Home » American Researcher Saved From 3,000 Feet Underground In Turkish Cave

American Researcher Saved From 3,000 Feet Underground In Turkish Cave

by Nolan Hawk

Rescuers saved an American climber who was trapped in a Turkish cave for over a week.

An international team of experts successfully rescued American researcher Mark Dickey, 40, who fell seriously ill during an expedition inside Morca cave located in the southern Taurus Mountains of Turkey.

Dickey experienced a stomach bleed on Sept. 2, while he was mapping the 4,186-foot cave system, which is the country’s third deepest.

It took an entire day for news of Dickey’s sickness to reach the surface, where a Hungarian doctor with the Anatolian Speleology Group Association was on standby.

The doctor spelunked down to treat the New Yorker the same day, but he was too ill to ascend to the surface.

A team of three explorers and the doctor took turns taking care of Dickey for the next eight days, while an international team of experts devised a way to get him out of the cave.

To make matters more difficult, the system is comprised of treacherously steep vertical sections horizontal segments filled with cold, muddy water.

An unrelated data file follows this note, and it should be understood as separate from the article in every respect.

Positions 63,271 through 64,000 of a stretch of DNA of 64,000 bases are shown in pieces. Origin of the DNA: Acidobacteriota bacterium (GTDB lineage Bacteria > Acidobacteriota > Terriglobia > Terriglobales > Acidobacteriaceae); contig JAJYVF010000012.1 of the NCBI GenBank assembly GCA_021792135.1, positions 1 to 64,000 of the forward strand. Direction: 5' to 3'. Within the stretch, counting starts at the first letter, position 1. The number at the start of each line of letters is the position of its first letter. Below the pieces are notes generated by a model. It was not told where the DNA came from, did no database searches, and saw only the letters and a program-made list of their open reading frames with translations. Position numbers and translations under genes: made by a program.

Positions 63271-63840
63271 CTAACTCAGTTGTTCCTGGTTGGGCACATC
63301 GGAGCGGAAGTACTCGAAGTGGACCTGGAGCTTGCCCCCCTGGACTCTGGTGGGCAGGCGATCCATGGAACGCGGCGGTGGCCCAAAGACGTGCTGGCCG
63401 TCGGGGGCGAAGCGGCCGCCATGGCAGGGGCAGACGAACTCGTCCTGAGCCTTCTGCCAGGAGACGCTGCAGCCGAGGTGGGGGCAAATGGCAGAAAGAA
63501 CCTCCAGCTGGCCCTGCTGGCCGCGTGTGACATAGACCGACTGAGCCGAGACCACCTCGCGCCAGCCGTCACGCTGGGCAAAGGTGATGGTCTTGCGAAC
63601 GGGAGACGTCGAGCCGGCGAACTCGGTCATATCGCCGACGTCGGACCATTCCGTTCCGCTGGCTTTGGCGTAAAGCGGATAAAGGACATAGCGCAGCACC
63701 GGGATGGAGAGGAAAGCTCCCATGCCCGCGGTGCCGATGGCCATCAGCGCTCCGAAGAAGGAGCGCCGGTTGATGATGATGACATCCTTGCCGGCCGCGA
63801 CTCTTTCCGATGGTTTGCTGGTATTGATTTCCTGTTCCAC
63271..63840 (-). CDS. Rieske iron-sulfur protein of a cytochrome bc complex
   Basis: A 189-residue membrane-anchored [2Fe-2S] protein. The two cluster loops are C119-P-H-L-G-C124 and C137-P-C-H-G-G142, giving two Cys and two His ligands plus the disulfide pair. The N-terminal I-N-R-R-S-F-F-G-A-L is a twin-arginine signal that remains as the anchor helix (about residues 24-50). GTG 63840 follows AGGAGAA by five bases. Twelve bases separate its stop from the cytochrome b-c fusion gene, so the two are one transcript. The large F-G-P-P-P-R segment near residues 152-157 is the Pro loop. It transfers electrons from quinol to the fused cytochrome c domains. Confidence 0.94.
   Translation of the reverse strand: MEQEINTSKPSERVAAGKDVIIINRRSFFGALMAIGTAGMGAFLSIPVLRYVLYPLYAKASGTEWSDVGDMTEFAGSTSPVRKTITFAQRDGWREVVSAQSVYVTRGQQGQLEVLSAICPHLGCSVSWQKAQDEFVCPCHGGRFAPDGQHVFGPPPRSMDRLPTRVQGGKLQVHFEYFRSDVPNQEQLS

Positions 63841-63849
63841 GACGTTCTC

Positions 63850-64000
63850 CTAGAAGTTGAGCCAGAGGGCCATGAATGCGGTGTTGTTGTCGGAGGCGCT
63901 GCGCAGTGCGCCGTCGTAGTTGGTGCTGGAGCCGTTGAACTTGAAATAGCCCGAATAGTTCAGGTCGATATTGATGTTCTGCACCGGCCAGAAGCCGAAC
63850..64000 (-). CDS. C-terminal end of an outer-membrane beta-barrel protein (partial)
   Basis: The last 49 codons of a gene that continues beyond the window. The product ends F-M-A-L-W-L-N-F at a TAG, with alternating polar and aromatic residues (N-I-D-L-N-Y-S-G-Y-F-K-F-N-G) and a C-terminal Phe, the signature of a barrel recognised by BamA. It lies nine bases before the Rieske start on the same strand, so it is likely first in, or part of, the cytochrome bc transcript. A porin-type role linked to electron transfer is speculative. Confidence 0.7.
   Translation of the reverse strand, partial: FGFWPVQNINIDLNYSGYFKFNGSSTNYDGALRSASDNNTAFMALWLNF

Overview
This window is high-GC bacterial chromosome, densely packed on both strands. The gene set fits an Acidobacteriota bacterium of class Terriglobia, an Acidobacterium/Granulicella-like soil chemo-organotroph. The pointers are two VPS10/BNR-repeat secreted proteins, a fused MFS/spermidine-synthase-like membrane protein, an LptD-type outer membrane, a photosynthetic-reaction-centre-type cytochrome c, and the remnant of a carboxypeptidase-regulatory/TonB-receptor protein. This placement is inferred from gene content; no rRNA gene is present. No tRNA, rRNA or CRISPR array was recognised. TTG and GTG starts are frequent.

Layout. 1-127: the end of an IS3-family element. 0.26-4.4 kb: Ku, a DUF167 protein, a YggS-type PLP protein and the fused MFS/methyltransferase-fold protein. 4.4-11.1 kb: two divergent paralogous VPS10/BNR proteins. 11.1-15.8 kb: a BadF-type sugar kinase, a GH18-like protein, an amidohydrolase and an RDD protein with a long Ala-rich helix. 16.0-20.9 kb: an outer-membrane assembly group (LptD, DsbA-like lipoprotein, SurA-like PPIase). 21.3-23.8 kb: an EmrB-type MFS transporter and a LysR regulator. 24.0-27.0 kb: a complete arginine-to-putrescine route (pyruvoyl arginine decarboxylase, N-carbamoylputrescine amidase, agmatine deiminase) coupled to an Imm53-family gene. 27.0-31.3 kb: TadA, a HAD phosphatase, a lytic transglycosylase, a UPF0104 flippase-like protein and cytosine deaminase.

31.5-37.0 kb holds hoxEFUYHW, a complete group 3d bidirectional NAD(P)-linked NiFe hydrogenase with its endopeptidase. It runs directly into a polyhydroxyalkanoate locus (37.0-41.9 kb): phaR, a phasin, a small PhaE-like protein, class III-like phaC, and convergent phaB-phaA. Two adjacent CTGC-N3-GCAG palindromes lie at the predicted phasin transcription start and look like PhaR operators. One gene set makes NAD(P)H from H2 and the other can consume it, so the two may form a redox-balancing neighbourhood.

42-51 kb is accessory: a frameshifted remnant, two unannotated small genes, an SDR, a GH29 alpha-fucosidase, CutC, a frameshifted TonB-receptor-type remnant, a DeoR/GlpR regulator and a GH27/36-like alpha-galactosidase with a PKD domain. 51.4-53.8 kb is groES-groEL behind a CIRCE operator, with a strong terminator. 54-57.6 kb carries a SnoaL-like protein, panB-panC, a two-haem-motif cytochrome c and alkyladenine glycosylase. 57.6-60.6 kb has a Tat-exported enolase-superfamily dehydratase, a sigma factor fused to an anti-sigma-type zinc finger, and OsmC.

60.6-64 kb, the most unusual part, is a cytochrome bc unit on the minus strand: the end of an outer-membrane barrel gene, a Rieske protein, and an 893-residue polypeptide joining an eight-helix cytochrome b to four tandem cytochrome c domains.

190 cavers, doctors and paramedics from Bulgaria, Croatia, Hungary, Italy, Poland and Turkey, installed ropes and widened narrow passages to allow for a stretcher.

The rescue effort was so complex that it had to be divided into seven parts, with temporary camps set up along the way to rest at and treat Dickey with IV fluids and even a blood transfusion.

The operation began on Saturday and was finally completed 2:37 a.m. local time on Tuesday, according to the Speleological Federation of Turkey.

Dickey’s parents, Debbie and Andy, expressed their profound gratitude to the nearly 200 rescuers and the Turkish government for their instrumental roles in saving their son.

“The fact that our son … has been moved out of Morca Cave in stable condition is indescribably relieving and fills us with incredible joy,” the couple said in a statement.

“It is an event that all involved in the extensive rescue effort worked so significantly hard for,” they continued.

“Mark is strong and we believe in his strength but fully knew that he was in dire need of tremendous and immediate support.”

Dickey himself, who was first pictured on Tuesday waving from a stretcher, said that it was “amazing to be above ground again.”

“I was underground for far longer than ever expected with an unexpected medical issue,” he detailed.

Like his parents, Dickey lauded the international rescue team and the Turkish government for coming down to get him with “literally no questions asked.”

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